LFN: My research follows parallel threads. Photography isn’t only image or technique, but also support materials, objects. To describe this difference, English speakers distinguish with the two terms “image” and “picture”. For me, possessing the picture is important because the support is always a harbinger for a great deal of information. The collection, study and archiving of visual materials often takes a long time. This sedimentation allows for reflection about what the best way will be to translate and render visible what I see, what I choose. When I’ve reached a certain critical mass of images, I begin to work. Sometimes it isn’t necessary to transform the material, since the photographs, once gathered and assembled, change; they become works in and of themselves, like in the case of The Hidden Mother, the work that I presented at the Venice Biennale in 2013, made up of 997 original photographs.
For other projects, still based on existing photographs, I reconstruct entire sets and create new photographs. For yet other projects, like in the case of this recent show at Vistamare in Pescara, the work of composition, analogue reproduction, leveling out the print was necessary, and in this case there was also manual coloration—a practice I had never tried before—which opened new possibilities for me to work with the ambiguous nature of the images.
I spend a lot of time in the darkroom, I like to print and to follow the production process from beginning to end. The time spent in the darkroom is a moment to test the “resilience” of the images. When you spend a long time on a subject and after many attempts and trials and that subject still has the power of attraction, that’s when it means that you are dealing with an image that is good to start working with.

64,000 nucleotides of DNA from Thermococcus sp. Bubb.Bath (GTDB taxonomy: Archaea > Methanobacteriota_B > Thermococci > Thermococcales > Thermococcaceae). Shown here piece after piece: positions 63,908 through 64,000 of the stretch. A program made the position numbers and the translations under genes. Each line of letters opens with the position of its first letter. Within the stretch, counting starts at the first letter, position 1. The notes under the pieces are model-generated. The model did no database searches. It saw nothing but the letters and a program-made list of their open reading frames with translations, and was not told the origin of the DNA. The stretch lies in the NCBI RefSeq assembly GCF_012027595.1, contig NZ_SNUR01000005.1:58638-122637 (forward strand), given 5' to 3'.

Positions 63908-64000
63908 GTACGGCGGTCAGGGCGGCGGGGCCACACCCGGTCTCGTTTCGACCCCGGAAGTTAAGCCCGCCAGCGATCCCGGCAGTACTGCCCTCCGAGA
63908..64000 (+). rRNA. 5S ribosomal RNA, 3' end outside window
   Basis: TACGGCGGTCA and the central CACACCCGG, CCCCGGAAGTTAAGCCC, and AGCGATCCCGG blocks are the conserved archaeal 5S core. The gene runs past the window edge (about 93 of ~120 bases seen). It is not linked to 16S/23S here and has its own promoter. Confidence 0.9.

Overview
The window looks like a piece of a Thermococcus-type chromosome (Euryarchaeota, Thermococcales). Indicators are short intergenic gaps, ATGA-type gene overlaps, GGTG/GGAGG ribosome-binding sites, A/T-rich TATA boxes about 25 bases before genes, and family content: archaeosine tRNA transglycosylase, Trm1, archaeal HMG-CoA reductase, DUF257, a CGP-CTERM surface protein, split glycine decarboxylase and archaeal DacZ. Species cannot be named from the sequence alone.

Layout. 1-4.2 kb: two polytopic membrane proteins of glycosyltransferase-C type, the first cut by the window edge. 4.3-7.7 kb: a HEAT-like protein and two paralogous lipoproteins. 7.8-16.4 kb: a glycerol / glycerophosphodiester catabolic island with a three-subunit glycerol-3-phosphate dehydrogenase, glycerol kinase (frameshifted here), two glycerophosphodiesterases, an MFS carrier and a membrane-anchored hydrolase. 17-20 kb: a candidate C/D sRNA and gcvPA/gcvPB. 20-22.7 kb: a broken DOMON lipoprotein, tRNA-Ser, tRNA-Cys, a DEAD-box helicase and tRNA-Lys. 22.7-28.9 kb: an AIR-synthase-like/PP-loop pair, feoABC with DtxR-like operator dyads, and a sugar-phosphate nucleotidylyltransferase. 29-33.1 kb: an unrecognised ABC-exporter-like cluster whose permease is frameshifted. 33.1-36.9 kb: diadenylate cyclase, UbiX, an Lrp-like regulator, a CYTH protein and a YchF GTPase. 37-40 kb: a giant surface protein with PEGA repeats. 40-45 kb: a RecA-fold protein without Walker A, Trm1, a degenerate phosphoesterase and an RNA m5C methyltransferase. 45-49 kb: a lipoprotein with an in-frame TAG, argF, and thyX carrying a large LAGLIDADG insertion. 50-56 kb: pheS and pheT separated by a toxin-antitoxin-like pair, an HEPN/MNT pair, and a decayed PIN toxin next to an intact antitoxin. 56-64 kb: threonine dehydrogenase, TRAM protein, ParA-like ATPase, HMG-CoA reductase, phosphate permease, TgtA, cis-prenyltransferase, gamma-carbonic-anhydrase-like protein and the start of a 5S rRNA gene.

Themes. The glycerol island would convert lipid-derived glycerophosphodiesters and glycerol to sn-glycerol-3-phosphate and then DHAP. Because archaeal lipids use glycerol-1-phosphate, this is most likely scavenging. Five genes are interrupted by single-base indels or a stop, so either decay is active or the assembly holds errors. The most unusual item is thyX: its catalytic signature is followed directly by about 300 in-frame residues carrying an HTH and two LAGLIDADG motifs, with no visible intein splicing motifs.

Every category of images invites particular care, a unique kind of elaboration; it would be clumsy and insensitive to treat journalistic American photographs from the 1920s like daguerreotypes from the nineteenth century. Identifying the form of the correct tradition of the images is the inventive part of my work. The possibilities are infinite.

CM: For the two series of works shown at Vistamare, that of the flower vendors and the one depicting Mount Fujiyama, you gathered photographs in which the shooting space is almost identical. What is it that fascinates you, and is there anything you wish to reveal by showing this seriality?

LFN: Seriality is a very important factor in my collection criteria: if of two very similar images I can find a third variant, a recurrence is already triggered, and then a reasoning on the conventions of a certain photographic strand. I reason in very simple terms: here are very similar artifacts, someone has produced them for a reason, and they are certainly part of a larger system. Sometimes it is about finding variants within the identical.
The photographers of Yokohama produced photographic “models,” subjects that return, emulating the composition created by a competing studio. The border between copying and plagiarism (another theme that is dear to me) is very subtle. My collection focuses on the accumulation of different examples of the same model, for example the “woman facing the wind and rain,” the “whispering geishas,” the “broom sellers,” and of course the two subjects on which I focused for this exhibition: the street vendors selling flowers and the views of Mount Fuji.